In Texas, Tempranillo is something that is on a fast rise with the number of wineries working with this varietal going from just a 3 or 4 wineries to 30+ in just the past few years. Styles vary from light and fresh-fruity to serious oak treated wines.
Coral Mustang Tempranillo 2005, Vista Creek Vineyard (14.5% Alc. $24, Paso Robles, California)
Brilliant wine yielding anise with medium plus alcohol, moderate acidity but nicely in balance with ripe fruit presence in the glass: Blueberry, black cherry, plum overlaid with smokiness giving an old-world wet earth feel. Firm but not biting tannin is a stepped up from the previous wine; an integration of American with softer French oak. It’s got a California style but also has the presence of a Spanish Ribera del Duero. Drink this wine and think: grilled meats.
Pedernales Cellars Reserve Tempranillo 2009 (13.4% Alc. $29, Texas)
A mix of Texas High Plains and Texas Hill Country Tempranillo, this wine offered an expression of a lighter “European style” with medium body and alcohol carrying red berry, mushroom and vanilla with crisp acidity and a bit of green herbal characteristics (could be some uneven ripening as 2009 had a hard spring freeze and production from secondary buds). This wine is more like the Haak showing a younger wine style meant to be consumed now or the near future.
Sandstone Cellars IX 2009 (75% Tempranillo-25%Touriga Nacional, 13% Alc. $30, Mason County Texas)
Strong varietal Touriga notes enhance the Iberian character of this wine with prominent blueberry aromas and flavor that comes with a more powerful tannic grip (both are Tourgia traits). This wine will age. It has good acidity, moderate alcohol, well extracted fruit (near opaque-look). It fits into a traditional Rioja mold with alcohol in the 13-13.5 range, but with a modern Rioja style from short time in barrel and more new oak. The IX could easily be what the Spanish call “Alta Expresión Vino” or a wine of high expression, but also perhaps, something from the Iberian region known as Ribera del Duero.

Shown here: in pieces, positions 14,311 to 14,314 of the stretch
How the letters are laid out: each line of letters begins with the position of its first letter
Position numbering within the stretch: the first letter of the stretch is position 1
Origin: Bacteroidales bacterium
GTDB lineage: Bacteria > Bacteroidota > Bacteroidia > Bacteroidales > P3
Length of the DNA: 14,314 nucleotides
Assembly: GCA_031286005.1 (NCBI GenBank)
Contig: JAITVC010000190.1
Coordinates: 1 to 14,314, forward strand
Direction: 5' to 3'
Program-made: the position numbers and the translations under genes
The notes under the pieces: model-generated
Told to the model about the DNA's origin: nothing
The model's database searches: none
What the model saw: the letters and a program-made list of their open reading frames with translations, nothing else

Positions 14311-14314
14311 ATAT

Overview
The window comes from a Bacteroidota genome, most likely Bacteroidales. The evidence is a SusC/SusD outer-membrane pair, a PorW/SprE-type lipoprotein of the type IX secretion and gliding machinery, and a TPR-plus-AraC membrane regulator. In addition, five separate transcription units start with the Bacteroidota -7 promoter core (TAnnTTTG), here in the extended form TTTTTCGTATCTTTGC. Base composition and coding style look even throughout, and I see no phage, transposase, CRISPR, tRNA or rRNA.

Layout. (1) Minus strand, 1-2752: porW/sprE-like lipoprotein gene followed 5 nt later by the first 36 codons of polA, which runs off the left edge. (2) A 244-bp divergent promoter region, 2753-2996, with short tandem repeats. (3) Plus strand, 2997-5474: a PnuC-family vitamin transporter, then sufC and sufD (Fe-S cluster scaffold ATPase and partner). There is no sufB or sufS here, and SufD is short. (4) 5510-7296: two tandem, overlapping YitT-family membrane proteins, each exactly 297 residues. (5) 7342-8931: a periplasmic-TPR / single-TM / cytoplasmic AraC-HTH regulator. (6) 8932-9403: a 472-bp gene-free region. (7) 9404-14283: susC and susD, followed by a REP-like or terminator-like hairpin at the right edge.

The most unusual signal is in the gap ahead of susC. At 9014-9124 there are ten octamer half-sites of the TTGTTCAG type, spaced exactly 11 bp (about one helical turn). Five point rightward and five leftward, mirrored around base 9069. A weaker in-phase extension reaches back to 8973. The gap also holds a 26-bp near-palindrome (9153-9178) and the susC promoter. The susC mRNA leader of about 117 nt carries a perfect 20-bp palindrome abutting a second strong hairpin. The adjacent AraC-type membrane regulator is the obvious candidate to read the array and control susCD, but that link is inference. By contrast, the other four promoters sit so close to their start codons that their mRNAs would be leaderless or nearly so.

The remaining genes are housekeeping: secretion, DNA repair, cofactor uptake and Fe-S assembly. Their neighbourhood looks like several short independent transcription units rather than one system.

As we progressed through this tasting, the non-traditional aspect of the wines in the tasting was evident. While all were pinned to either the red or dark fruit aspects of the Tempranillo grape, the use of French Oak is definitely non-traditional. It is something that brings more of a Bordeaux-like wine tasting experience, especially when given bottle age.
Twisted Oak “The Spaniard” 2007 (64% Tempranillo-20%Graciano-16%Grenach, 14.4% Alc. $49, Calaveras County, California)
This wine was “the full story” of Tempranillo in what we agreed was a Rioja Alta style of dominant red fruits (strawberry and cherry). It also had a pleasing and complex aroma (aided by the blending with Graciano) that enveloped red fruit, rosemary, mint, and a hint of white pepper. On the palate, the wine gave red fruits with firm yet agreeable tannins and a soft finish gained from 60 percent new French Oak. As the wine opened further, the aroma added pencil lead and mineral characteristics.
Irwin Family Vineyards Tempranillo 2008 (14.8% Alc. $25, Sierra Foothills, California)